Shoe Dog: A Memoir by Phil Knight, the Founder of Nike

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Everybody knows Nike. The swoosh has become a symbol of one of the world’s most profitable and iconic sports clothing brands which now has close to 1,200 stores around the globe. Though I have worn many Nike products throughout my life, I have never paused to think of where it had all started. I never would have guessed that such a successful company was the product of such a long and turbulent road until I came across the memoir “Shoe Dog”.

A friend of mine recommended the book to me and said that it inspired him to take risks and start his own company. This recommendation moved me to read it. In the memoir, Nike’s co-founder Phil Knight shares the story of the company’s early days.

Phil Knight begins by writing about his first major decision in life, which was whether he wanted to choose a stable job or do what he loved. In the end, he chose to go down what was the unconventional road at the time and start his own business. Nike originally started as Blue Ribbon Sports with the goal of selling sports shoes imported from Japan. This idea seemed strange at the time, as the United States and Japan were in a tense relationship after the 2nd world war. After struggling to create a stable relationship with Onitsuka, which was one of the best shoe companies at the time, Phil Knight looked for other ways to develop his business.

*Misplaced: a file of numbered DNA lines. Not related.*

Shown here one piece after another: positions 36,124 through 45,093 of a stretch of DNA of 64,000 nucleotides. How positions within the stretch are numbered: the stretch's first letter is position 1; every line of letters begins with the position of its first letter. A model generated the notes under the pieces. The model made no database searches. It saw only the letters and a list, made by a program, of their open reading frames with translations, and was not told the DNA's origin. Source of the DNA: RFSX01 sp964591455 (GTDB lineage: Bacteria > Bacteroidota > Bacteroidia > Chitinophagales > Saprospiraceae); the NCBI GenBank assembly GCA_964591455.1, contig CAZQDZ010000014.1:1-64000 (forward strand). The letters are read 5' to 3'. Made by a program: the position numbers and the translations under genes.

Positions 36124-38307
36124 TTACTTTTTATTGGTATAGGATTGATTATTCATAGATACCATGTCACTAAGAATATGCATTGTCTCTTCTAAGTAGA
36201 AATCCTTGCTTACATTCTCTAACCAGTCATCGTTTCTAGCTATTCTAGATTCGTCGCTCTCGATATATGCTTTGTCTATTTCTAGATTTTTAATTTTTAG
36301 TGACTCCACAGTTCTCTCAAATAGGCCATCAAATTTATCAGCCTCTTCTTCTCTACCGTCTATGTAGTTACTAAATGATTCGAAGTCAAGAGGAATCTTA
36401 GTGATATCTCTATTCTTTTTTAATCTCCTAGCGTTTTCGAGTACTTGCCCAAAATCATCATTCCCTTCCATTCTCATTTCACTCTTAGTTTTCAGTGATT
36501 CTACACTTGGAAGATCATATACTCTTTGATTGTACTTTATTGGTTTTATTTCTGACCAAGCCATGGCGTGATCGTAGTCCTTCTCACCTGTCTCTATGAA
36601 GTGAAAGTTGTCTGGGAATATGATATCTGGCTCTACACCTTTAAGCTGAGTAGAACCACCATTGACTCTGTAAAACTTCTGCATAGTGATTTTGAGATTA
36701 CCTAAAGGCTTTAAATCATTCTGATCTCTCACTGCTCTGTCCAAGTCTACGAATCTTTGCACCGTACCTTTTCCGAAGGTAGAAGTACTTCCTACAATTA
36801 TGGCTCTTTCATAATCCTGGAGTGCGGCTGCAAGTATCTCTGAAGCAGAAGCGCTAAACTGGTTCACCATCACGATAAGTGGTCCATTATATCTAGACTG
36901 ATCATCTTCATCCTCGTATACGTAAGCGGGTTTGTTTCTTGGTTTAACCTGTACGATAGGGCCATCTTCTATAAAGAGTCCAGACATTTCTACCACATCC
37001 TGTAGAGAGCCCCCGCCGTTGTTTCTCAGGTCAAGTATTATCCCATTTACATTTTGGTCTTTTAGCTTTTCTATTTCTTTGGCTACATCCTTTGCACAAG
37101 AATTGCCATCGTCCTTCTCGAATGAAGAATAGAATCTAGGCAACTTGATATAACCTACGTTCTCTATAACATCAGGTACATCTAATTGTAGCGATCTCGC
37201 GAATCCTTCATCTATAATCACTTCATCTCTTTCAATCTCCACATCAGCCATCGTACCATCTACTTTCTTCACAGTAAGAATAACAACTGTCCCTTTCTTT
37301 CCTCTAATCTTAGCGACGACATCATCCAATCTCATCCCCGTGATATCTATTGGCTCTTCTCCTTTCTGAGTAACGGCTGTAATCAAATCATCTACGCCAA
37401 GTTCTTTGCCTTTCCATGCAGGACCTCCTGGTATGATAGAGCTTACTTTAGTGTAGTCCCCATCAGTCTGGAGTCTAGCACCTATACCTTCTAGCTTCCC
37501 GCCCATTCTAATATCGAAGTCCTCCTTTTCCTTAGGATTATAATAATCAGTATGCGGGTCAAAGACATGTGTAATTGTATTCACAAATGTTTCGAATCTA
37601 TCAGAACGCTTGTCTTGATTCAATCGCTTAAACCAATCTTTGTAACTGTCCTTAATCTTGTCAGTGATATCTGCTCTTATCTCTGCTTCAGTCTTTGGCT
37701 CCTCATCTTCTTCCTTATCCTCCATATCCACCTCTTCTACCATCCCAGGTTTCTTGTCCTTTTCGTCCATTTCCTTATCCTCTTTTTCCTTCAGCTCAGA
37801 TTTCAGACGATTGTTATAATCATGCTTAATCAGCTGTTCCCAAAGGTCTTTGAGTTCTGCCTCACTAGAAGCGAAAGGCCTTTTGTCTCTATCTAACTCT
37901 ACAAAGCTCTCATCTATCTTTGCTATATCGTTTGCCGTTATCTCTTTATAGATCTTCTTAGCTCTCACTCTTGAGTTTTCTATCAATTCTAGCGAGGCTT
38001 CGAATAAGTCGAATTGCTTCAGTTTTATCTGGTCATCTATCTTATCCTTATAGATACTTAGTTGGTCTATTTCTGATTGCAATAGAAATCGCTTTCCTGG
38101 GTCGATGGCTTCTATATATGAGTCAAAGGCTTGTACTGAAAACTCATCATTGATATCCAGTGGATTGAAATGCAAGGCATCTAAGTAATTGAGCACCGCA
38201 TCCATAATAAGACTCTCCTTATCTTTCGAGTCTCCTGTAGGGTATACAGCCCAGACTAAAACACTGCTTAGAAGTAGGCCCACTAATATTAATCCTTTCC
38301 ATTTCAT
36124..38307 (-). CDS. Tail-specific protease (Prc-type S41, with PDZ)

I was very impressed by the memoir, as I could almost hear the voice of Phil Knight in my head as I read each page. I thought that it gave a very personal and humble account of past events, which differed from other memoirs of accomplished people like Phil Knight that I had read before. I think that “Shoe Dog” is of the best memoirs that I have ever read.

When looking at the great accomplishments of Phil Knight, I used to see it as something far in the future. But “Shoe Dog” has made large accomplishments seem more accessible. As an HS student, I am at a point in my life where I am searching for something I want to do in the future. Graduation is just a few years away, and I have been pressured by my parents to earn good grades so I can apply to top universities and get a high-paying job. Though this seems like a good idea at first, I sometimes want to find my passions and interests above anything else.

I want to share this quote from the memoir:

“I’d tell men and women in their mid-twenties not to settle for a job or a profession or even a career. Seek a calling. Even if you don’t know what that means, seek it. If you’re following your calling, the fatigue will be easier to bear, the disappointments will be fuel, the highs will be like nothing you’ve ever felt.”

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